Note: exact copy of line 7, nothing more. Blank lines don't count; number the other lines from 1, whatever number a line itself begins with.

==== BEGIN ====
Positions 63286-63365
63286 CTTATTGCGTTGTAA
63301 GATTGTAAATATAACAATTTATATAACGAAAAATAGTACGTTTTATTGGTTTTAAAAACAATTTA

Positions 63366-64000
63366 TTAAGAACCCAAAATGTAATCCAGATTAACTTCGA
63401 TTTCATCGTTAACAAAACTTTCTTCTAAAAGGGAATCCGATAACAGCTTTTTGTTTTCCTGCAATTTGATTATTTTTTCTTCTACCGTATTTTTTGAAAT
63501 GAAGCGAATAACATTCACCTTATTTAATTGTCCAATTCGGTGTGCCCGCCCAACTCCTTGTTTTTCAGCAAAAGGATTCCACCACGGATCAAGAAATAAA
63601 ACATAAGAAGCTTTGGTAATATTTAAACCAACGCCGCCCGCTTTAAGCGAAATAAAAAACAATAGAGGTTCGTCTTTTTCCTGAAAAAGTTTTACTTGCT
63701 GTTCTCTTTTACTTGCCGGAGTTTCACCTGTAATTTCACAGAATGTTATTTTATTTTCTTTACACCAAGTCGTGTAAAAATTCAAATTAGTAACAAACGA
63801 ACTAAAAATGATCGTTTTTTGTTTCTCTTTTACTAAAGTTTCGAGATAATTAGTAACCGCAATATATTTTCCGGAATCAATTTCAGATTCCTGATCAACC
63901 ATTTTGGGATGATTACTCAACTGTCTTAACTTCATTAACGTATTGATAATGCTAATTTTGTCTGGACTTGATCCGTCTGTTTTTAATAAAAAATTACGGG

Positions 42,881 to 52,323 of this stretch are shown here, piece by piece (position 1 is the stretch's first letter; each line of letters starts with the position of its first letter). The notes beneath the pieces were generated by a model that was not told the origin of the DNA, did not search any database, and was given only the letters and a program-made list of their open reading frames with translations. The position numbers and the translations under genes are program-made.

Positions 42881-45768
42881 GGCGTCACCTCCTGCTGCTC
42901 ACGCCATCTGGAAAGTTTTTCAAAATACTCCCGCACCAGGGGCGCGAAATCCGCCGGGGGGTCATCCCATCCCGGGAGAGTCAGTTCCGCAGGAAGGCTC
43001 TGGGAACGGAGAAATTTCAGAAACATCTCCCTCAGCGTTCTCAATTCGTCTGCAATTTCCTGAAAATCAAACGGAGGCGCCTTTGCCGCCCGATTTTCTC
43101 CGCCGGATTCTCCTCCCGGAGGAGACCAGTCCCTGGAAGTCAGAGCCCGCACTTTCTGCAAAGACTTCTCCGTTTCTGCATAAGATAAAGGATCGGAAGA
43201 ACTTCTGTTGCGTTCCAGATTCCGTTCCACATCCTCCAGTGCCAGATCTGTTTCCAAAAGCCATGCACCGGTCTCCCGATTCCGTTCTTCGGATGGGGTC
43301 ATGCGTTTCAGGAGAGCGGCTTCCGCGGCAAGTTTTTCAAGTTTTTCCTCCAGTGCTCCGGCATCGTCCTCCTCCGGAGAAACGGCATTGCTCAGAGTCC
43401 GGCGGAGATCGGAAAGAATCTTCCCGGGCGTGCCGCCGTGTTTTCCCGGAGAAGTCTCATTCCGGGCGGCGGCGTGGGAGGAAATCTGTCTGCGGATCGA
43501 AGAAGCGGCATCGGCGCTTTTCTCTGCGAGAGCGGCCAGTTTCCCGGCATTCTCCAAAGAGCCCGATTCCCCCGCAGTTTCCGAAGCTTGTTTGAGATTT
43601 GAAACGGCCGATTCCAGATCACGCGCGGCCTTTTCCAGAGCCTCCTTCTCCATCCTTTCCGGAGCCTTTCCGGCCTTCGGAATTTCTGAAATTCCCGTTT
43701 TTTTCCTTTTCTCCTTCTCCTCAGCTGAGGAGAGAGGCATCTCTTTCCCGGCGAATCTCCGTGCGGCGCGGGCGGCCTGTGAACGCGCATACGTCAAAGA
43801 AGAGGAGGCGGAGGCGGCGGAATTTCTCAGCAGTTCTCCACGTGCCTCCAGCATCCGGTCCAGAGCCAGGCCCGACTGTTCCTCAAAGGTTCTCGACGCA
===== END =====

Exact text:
63501 GAAGCGAATAACATTCACCTTATTTAATTGTCCAATTCGGTGTGCCCGCCCAACTCCTTGTTTTTCAGCAAAAGGATTCCACCACGGATCAAGAAATAAA